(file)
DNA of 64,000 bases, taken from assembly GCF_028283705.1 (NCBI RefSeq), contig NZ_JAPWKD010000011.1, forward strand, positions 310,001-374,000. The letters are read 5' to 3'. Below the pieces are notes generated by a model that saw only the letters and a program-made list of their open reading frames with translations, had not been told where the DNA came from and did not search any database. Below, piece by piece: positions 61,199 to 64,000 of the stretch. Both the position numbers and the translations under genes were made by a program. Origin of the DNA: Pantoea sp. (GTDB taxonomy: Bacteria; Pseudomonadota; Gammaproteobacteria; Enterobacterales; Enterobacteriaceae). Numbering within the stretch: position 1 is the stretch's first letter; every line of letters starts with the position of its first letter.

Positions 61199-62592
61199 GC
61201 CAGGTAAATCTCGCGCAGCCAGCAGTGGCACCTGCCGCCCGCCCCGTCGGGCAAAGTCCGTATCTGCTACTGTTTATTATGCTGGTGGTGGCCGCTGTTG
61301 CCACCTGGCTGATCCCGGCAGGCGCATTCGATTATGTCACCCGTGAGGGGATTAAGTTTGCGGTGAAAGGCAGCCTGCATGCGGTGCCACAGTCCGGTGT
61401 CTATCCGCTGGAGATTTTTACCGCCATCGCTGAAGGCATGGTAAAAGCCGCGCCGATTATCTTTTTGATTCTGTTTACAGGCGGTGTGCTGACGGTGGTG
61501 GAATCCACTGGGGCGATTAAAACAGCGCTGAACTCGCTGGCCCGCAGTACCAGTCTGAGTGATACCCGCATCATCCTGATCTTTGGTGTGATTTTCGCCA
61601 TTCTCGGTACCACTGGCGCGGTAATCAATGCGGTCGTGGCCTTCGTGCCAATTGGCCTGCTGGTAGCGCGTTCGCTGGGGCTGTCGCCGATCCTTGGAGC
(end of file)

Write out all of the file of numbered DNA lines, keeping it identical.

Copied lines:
DNA of 64,000 bases, taken from assembly GCF_028283705.1 (NCBI RefSeq), contig NZ_JAPWKD010000011.1, forward strand, positions 310,001-374,000. The letters are read 5' to 3'. Below the pieces are notes generated by a model that saw only the letters and a program-made list of their open reading frames with translations, had not been told where the DNA came from and did not search any database. Below, piece by piece: positions 61,199 to 64,000 of the stretch. Both the position numbers and the translations under genes were made by a program. Origin of the DNA: Pantoea sp. (GTDB taxonomy: Bacteria; Pseudomonadota; Gammaproteobacteria; Enterobacterales; Enterobacteriaceae). Numbering within the stretch: position 1 is the stretch's first letter; every line of letters starts with the position of its first letter.

Positions 61199-62592
61199 GC
61201 CAGGTAAATCTCGCGCAGCCAGCAGTGGCACCTGCCGCCCGCCCCGTCGGGCAAAGTCCGTATCTGCTACTGTTTATTATGCTGGTGGTGGCCGCTGTTG
61301 CCACCTGGCTGATCCCGGCAGGCGCATTCGATTATGTCACCCGTGAGGGGATTAAGTTTGCGGTGAAAGGCAGCCTGCATGCGGTGCCACAGTCCGGTGT
61401 CTATCCGCTGGAGATTTTTACCGCCATCGCTGAAGGCATGGTAAAAGCCGCGCCGATTATCTTTTTGATTCTGTTTACAGGCGGTGTGCTGACGGTGGTG
61501 GAATCCACTGGGGCGATTAAAACAGCGCTGAACTCGCTGGCCCGCAGTACCAGTCTGAGTGATACCCGCATCATCCTGATCTTTGGTGTGATTTTCGCCA
61601 TTCTCGGTACCACTGGCGCGGTAATCAATGCGGTCGTGGCCTTCGTGCCAATTGGCCTGCTGGTAGCGCGTTCGCTGGGGCTGTCGCCGATCCTTGGAGC